1918: The United States 100 Years Ago
Today, it may be difficult to understand how far we’ve come as a country compared to where we stood 100 years ago. Put away your cell phone; we didn’t have those 100 years ago. Turn off the lights; perhaps leave on one light bulb, if you want to role-play a wealthy person in 1918. Otherwise, you have to read your computer screen by candlelight the way people did in 1918.
Woodrow Wilson was serving his second term as president in 1918. Much of what President Wilson did in his time is still felt today; he introduced a federal tax to account for lowered tariffs on imported goods. He also signed the Federal Reserve Act, which set the standards for how banking laws are applied today.
The End of World War I
In addition to his other accomplishments, Woodrow Wilson led the United States through the end of the First World War. Wilson made sure American interests were maintained during negotiations over how to end the war. Remember, at the end of the Great War, people didn’t care about party affiliation; they just wanted to get the soldiers home and return to farming as usual.
Technology and Daily Life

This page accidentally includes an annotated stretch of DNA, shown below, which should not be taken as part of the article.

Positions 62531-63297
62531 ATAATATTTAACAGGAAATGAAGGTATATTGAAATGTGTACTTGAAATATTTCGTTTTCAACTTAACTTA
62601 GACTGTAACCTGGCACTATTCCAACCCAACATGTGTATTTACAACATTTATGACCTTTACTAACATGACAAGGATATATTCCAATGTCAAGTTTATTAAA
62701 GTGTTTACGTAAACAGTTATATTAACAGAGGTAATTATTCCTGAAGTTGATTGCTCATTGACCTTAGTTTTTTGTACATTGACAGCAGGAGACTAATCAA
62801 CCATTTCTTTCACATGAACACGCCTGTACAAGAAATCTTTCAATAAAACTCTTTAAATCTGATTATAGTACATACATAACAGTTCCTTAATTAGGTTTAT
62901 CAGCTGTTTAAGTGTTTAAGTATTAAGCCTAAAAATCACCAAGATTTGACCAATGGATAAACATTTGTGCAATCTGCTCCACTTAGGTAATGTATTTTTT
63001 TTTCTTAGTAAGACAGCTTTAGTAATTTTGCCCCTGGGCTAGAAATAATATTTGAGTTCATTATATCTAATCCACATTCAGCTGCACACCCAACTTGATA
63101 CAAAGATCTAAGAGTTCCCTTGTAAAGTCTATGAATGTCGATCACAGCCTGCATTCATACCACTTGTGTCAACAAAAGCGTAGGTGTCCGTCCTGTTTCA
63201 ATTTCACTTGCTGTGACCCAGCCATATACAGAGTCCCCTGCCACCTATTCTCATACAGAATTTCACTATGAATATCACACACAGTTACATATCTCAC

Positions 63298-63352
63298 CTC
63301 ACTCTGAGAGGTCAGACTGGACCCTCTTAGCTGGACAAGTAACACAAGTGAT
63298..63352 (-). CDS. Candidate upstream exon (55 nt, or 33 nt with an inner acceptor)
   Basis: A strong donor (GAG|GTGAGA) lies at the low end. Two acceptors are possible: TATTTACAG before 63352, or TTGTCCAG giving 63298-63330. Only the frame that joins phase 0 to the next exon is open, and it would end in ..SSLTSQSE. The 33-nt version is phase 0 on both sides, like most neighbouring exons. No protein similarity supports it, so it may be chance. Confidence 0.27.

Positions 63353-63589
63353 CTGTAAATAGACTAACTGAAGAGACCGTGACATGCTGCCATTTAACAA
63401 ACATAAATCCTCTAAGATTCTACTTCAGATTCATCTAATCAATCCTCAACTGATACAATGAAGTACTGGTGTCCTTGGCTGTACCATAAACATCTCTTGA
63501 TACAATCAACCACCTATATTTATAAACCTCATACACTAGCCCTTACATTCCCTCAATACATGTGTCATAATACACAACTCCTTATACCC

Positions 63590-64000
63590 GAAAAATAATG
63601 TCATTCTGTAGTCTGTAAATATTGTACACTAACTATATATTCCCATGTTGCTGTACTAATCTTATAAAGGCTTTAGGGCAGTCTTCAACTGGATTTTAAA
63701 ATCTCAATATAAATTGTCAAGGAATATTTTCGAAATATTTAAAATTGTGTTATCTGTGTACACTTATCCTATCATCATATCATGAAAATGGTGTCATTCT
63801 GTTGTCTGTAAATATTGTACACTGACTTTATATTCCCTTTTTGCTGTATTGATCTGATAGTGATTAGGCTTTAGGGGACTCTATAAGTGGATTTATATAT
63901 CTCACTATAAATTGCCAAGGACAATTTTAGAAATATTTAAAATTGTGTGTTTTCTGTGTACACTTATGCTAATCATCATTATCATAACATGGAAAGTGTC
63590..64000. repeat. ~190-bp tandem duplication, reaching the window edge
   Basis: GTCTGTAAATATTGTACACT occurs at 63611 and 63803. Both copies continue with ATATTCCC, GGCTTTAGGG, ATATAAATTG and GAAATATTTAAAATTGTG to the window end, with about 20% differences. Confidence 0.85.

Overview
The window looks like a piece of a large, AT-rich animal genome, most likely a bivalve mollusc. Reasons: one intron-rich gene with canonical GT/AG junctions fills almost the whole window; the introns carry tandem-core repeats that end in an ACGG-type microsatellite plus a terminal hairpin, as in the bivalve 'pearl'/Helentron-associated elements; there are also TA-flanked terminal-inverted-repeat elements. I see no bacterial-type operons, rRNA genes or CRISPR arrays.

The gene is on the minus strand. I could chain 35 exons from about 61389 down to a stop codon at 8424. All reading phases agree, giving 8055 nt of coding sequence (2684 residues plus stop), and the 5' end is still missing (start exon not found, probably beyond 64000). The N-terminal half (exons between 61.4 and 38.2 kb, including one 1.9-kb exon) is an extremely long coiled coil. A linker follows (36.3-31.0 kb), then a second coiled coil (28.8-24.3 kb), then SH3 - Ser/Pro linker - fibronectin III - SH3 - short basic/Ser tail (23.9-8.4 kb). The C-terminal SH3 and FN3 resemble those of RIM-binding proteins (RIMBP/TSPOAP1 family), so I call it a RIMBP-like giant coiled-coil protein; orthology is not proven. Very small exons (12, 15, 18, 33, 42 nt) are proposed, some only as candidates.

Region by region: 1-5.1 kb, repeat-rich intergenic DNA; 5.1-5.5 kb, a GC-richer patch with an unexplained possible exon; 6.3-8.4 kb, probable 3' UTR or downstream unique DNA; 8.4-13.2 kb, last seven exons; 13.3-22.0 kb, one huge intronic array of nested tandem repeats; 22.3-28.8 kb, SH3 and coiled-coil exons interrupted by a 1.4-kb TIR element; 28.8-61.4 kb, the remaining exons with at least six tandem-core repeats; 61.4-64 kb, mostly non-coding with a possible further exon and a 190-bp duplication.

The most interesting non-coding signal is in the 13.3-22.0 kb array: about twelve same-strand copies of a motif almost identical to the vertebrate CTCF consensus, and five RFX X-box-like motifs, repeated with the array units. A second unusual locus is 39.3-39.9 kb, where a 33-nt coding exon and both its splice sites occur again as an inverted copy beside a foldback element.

Imagine how far society has advanced. Consider that 100 years ago, the horse and carriage was a reliable form of transportation. Henry Ford had institutionalized the assembly line only four years previously, and cars were available, but generally only the wealthy and influential community leaders could afford them. A telephone was available to most households, but it was shared among neighbors. An entire neighborhood may have had a single phone number, so when a call came in, all the neighborhood children would find great sport in locating the intended recipient and convincing them to come answer the community phone.
To use an oft-repeated phrase, usually uttered by older generations: Life was simpler then. In many ways, it was simpler, but not necessarily easier. Advances in communication and transportation certainly make our lives in 2018 easier than our ancestors had it. When all is said and done, it’s one’s values that contribute to a wonderful and positive experience of the world, whether in 1918 or one hundred years later.